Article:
Letter to My Daughter
38T Musikavanhu Drive
It seems like yesterday when you boarded the 4 a.m. Tenda Bus to Harare …We both laughed at the name of the bus ... Easy E ... You said it reminded you of me ... the initial, E. Well, I always thought I was a tough cookie of a mother, not an easy one!
On the morning of your departure, you wore a little black bucket hat. I called it a Tsotsi hat and you protested. It was difficult to read your face because of the black mask and dark sunglasses that you wore but I knew both of us were apprehensive. I gave you my bottle of hand sanitizer when you said you had forgotten yours at home! I reminded you to carry it around with you to lectures, shops, walks, the dining hall ... and you said I don’t have to shout because you know how and when to use hand sanitizer. When you boarded the bus, I told you to open the window and I gave you some more reminders, “Keep your sling bag safe ... always mask up ... always pray ... always protect the weak … scale down on outings ... your laptop costs a fortune, make sure it’s safe …”
You protested, “Mhamha!”
I consoled myself with the fact that at least, that day, you didn’t have your earbuds in. Your earbuds irritate me because you always shut me out when you don’t want to hear what I will be trying to say to you. Your earbuds have taken my place. I don’t know what other voices you hear when you wear them. Do these voices speak the same language as me? Maybe you would have shut me out with your earbuds if I had told you that I borrowed your bus fare and pocket money from Mai Bothy, our neighbor. I know you don’t want me to borrow money from our neighbors … you have so much pride but, well, pride does not pay school fees. At least now we know what our neighbors think about us … that things are not what they seem. I can’t keep on pretending that I am living my best life. No. Things haven’t been well for some time now.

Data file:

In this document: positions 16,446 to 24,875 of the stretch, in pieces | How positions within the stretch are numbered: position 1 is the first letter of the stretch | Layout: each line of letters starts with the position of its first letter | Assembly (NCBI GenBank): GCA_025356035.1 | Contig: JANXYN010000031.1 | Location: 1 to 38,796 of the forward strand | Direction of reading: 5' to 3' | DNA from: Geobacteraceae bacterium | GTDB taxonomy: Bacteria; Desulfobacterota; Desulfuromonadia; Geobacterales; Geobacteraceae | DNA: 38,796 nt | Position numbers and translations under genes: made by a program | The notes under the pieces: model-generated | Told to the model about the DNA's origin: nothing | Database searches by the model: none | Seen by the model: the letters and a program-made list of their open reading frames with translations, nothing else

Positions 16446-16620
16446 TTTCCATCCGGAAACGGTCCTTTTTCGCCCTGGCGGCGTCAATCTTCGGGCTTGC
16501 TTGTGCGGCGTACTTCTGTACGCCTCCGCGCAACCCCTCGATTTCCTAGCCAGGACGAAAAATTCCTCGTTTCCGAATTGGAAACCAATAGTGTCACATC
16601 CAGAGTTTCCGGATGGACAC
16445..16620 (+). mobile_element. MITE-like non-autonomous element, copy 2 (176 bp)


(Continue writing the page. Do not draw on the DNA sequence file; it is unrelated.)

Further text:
When I wanted to tell you all this, the Tenda bus pulled out of the Sakubva Market Bus Terminus. Maybe you saw me waving at you and Easy E as she cruised down past Pick ‘n’ Pay Supermarket, heading towards the Zimbabwe Republic Police’s Mutare Rural Camp past the British Leyland (BL), Paulington, Green Market, Blue Star, and up the Railways Fly Over. I never told you that I went to Pick ‘n’ Pay Supermarket later and sat on the pavement until 6 a.m. when I was able to get a ZUPCO Commuter Omnibus to take me home. The COVID-19 lockdown and curfew has affected access to public transport.